In the recent months I’ve observed a few of my friends sporting a new Osprey Mutant backpack out in the hills. I could recognize it from afar: trademark Osprey style with a tight package, slim design, a few attachment options, but no frills and no oversized hip belt. Hmm, I thought, that would be a nice upgrade to my well-loved original Mutant 38L which is starting to show signs of wear after many adventures in the crags and the high alpine the past few years.
So, I called up Sam Mix at Osprey and talked him into sending me the coveted new Mutant (thanks, Sam!). Straight out of the box, I took it to our Chicks Mount Baker clinic, a 4-day alpine backcountry trip with technical and overnight gear, meaning tents, sleeping bags, ropes, and more. I’ll give you an actual list below of everything that I crammed into the backpack.
I had asked for a S/M size, which fits great for a shorter torso, even when using a harness for climbing. With the smaller size, I never catch the back of my climbing helmet on the backpack lid, which is key whether you’re looking up to scout the route ahead or leading an ice route and looking for the next swing. The smaller size does have a reduced volume, though.
My original S/M Mutant 38 had a pretty voluminous body despite its sleek appearance. The new version’s shape seems a little narrower, which caught me by surprise when it came time to pack my overnight gear for Mount Baker. On a good note, though, there are a few simple attachment points on the outside to carry extra gear.
Most importantly, the new Osprey Mutant has two separate side straps, simplifying the old zigzag system that was a bit cumbersome to use. Now you can simply unclip the buckles, tuck in your tent poles, snow pickets, or butterfly rope coils, reclip the buckle and you’re good to go. The straps can also be used to compress the pack when you’ve dropped your extra gear at the base of the route.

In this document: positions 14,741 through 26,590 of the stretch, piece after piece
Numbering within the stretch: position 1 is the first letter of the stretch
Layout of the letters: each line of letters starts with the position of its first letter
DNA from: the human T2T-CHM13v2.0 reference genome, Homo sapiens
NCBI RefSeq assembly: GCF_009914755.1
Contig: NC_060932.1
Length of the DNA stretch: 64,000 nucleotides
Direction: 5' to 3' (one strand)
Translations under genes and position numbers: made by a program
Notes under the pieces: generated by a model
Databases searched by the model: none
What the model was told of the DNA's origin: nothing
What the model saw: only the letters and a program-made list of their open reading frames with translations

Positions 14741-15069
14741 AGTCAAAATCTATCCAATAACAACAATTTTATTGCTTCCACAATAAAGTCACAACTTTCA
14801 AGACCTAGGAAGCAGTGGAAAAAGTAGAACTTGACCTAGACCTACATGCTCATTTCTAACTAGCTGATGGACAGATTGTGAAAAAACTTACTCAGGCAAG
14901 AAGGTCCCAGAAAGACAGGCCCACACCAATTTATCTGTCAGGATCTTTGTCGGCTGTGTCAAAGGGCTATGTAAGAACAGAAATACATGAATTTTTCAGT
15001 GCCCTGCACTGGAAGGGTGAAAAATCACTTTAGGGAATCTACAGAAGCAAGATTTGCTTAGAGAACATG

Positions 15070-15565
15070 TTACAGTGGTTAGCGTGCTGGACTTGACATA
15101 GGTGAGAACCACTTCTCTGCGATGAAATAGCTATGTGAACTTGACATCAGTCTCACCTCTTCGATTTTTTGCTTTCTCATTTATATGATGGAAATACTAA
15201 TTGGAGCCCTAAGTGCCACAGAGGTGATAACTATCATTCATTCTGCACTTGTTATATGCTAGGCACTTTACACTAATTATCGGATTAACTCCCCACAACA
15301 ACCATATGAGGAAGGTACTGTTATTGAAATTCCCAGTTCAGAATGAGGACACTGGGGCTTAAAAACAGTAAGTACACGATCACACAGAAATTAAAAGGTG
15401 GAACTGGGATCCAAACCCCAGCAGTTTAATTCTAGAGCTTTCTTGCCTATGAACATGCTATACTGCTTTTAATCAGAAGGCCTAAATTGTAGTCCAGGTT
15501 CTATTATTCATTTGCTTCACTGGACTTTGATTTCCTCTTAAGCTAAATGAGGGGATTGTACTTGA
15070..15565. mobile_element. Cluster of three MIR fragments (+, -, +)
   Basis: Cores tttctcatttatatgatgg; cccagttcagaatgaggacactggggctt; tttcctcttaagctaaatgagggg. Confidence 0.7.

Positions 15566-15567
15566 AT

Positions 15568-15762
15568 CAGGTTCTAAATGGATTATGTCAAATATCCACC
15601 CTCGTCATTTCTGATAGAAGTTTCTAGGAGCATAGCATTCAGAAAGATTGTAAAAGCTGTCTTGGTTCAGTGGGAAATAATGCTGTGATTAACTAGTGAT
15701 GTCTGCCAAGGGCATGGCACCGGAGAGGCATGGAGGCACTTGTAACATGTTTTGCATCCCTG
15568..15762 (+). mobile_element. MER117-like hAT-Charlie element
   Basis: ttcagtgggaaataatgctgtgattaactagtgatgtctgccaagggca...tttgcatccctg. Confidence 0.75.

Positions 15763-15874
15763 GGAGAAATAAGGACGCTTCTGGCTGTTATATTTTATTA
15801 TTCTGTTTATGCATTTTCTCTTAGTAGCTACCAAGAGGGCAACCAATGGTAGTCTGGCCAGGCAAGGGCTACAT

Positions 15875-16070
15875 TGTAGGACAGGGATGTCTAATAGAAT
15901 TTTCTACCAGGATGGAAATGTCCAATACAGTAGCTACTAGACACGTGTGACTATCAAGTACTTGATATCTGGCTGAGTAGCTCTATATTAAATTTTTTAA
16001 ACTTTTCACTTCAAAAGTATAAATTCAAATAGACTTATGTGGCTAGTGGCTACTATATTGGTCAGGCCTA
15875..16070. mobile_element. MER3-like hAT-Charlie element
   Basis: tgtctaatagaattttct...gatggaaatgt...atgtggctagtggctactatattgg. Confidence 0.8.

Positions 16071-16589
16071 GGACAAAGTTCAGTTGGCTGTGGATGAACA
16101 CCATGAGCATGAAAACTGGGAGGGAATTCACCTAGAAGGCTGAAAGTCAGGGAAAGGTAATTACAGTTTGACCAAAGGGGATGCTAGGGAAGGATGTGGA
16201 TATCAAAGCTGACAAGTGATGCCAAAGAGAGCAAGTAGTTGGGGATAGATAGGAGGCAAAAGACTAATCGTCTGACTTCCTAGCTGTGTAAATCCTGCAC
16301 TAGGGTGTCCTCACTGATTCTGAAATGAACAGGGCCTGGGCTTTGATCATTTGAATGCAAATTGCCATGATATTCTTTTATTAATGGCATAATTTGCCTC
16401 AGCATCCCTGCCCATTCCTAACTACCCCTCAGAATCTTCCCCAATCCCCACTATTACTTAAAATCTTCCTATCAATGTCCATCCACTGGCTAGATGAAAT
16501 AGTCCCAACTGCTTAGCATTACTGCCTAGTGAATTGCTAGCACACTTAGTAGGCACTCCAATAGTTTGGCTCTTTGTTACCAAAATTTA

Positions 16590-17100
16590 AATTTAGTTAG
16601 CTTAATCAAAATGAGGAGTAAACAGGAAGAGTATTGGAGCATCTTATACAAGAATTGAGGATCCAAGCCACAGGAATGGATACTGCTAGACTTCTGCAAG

On the outside panel, there are two Toollocks with bungee tie-offs, convenient and easy to use ice axe storage. The lid of the pack is removable for when you’re really trying to go light.
There are a few more noteworthy features such as a helmet carry and an internal hydration sleeve– I don’t typically use them, but both can be very practical.
Overall, this pack stays true to Osprey’s mission of providing well-designed, functional packs. This new Mutant is definitely my new go-to for 1-day alpine missions, cragging, and other medium-sized adventures. And now that I know that the Mutant 38 has a bigger sister, the Mutant 52, I might choose that for my overnight climbing trips 😉
Mount Baker Gear:
Tent Poles (my co-guide Lindsey Hamm carried the body and fly)
Lightweight sleeping pad
Superlight sleeping bag
60 m rope
Crevasse rescue kit and climbing hardware
Lunch and snacks for 4 days
Long underwear, extra socks, hat and gloves
Compressible water bottle
Emergency locator device
Map, Compass and notebook
Sunscreen and phone
Yep, I had all that. Thanks, Osprey!